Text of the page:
“He [Adam, and in his person the whole of humanity—L.M, P.S.) not only lost the blessedness and sweetness of Paradise, but the whole nature of man has changed and been distorted. Having sinned, he fell away from the natural state, entering into a state against nature.”[4]

By His coming into the world, the Lord made it possible for man to restore the eternal life with the Creator that was lost at the very beginning of history, which the sticheron then talks about:

He gave life unto the dead, and in the exceeding greatness of His goodness He hath adorned them with beauty and vouchsafed them to live in the heavens.

This “adorned with beauty” corresponds to the Greek “κατεκάλλυνε,” meaning to be cleansed from vice, from the consequences of Adam’s Fall, and to be transfigured.

This is the central moment in the work of our salvation, because without redemption, man would remain incomplete, wounded, unable to perfect Himself in God.

“Moses prefigured Thee…”

Another sticheron on “Lord, I Call” reads:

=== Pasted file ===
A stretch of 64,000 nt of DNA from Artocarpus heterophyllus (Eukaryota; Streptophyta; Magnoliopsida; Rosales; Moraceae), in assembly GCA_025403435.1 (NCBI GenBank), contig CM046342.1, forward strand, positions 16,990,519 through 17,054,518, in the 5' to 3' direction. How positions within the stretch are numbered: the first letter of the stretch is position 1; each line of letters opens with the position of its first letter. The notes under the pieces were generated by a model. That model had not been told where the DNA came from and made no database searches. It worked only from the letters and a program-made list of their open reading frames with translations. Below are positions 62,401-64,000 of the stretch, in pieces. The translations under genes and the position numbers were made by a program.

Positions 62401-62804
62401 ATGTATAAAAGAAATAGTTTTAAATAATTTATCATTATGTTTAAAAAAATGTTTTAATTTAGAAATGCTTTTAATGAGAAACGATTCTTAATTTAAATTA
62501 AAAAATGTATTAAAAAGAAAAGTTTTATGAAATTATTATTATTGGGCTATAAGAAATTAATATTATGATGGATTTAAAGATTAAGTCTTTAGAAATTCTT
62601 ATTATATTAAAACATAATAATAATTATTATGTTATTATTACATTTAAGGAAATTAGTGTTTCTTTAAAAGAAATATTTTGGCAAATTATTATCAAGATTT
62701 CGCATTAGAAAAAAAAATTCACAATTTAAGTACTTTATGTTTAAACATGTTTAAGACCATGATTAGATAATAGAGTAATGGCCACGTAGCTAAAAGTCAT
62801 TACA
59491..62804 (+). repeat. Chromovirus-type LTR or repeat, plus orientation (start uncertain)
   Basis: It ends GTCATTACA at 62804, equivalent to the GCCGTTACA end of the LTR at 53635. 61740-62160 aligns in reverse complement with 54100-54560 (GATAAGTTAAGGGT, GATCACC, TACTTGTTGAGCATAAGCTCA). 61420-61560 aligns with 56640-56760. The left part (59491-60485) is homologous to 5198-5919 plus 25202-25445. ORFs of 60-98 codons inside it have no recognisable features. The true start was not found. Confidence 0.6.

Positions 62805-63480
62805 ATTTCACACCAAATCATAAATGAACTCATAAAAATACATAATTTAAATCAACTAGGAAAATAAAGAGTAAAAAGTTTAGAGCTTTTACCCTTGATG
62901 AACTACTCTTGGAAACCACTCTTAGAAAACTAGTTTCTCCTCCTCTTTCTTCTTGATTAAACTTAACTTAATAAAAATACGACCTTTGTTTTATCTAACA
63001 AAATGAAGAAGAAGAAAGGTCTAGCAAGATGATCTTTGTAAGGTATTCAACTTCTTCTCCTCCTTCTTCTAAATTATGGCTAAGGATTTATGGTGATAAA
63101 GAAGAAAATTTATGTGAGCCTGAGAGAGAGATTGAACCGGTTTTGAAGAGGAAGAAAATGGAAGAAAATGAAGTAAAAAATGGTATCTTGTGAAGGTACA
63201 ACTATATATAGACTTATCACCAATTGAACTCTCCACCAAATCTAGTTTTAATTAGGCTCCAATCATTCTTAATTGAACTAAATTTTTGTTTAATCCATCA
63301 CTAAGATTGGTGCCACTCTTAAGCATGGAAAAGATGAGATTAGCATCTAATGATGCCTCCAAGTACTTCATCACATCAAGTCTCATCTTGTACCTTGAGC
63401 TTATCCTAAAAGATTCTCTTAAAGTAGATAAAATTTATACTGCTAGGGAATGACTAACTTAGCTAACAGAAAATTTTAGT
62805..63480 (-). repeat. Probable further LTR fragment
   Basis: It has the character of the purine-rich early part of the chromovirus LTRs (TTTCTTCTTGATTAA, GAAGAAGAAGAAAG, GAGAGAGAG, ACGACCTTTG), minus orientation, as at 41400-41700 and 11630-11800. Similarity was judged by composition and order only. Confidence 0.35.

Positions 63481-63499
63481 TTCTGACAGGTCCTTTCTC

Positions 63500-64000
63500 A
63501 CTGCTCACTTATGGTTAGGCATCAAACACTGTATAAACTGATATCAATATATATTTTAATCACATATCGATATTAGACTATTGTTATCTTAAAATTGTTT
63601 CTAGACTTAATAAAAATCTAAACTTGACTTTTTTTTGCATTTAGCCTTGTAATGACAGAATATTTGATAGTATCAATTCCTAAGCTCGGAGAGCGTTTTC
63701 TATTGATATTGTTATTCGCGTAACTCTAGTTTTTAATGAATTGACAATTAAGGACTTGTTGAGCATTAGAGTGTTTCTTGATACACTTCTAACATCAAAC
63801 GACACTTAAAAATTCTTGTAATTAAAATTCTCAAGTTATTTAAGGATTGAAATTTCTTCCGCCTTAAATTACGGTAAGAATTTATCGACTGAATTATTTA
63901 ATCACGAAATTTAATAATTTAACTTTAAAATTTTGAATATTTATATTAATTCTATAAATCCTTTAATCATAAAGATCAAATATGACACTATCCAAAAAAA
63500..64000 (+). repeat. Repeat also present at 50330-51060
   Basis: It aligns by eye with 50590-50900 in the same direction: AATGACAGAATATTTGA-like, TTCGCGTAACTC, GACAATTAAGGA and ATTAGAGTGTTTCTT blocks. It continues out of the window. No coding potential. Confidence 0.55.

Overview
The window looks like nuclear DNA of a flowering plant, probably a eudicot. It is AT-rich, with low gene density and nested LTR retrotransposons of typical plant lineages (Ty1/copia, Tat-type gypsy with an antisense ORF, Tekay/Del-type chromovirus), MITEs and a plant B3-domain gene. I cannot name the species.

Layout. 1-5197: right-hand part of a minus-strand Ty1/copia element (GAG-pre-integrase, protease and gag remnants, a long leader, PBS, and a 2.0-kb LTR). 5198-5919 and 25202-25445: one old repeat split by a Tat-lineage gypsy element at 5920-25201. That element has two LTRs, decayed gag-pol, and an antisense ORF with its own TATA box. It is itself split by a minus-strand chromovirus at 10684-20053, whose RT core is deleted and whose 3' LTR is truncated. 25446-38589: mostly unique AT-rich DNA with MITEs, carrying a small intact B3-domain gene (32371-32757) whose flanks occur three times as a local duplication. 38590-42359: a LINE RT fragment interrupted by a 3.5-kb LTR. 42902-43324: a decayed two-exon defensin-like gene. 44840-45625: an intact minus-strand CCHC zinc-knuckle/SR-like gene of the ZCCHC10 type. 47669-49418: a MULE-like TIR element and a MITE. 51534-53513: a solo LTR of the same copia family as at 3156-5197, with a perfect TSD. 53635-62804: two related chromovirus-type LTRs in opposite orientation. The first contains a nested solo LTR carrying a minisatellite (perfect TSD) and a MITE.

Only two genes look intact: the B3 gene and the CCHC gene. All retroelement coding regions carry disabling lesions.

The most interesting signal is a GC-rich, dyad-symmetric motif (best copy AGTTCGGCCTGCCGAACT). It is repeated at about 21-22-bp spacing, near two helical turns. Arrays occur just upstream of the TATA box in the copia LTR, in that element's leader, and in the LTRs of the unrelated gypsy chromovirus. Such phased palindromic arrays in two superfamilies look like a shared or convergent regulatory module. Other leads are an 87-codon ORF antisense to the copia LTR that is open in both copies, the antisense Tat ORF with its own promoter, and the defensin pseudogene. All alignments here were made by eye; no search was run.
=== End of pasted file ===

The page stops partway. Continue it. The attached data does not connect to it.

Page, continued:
Moses prefigured thee, O precious Cross, when he stretched out his hands on high, and put the tyrant Amalek to flight. Thou art the boast of the faithful, the support of those who suffer, the glory of the Apostles, the champion of the righteous, and the salvation of all the saints. Therefore, beholding thee raised on high, creation rejoices and celebrates, glorifying Christ Who has joined together through thee that which was divided in His infinite goodness.

This sticheron is dedicated to one of the Old Testament’s prototypes of the Life-giving Cross. During the battle with the Amalekites, Moses went up a mountain, where he prayed with hands raised. As long as his arms were raised, the people of God would be winning, but when he let them down, the opposite happened. Seeing this, Aaron and Hur, who accompanied the prophet, started supporting his arms (Ex. 17:8-13). Exegetes of this story tend to see an allusion to the Savior’s Cross here. Thus, St. John Chrysostom exclaims:

See how the image was given through Moses, but the truth is revealed through Jesus Christ… When Christ came, He Himself stretched out His arms upon the Cross.[5]

If the prayer of the historian could save from death in an earthly battle, then the Golgotha sacrifice is salvation for all of mankind, regardless of position, spiritual state, nationality, etc., which is directly stated in the hymnographic text we’re examining. The author of the sticheron uses the following characteristics of what the Cross is to the faithful follower of the Savior: “boast,” “support” (“protection”), “glory,” “champion,” and “salvation.”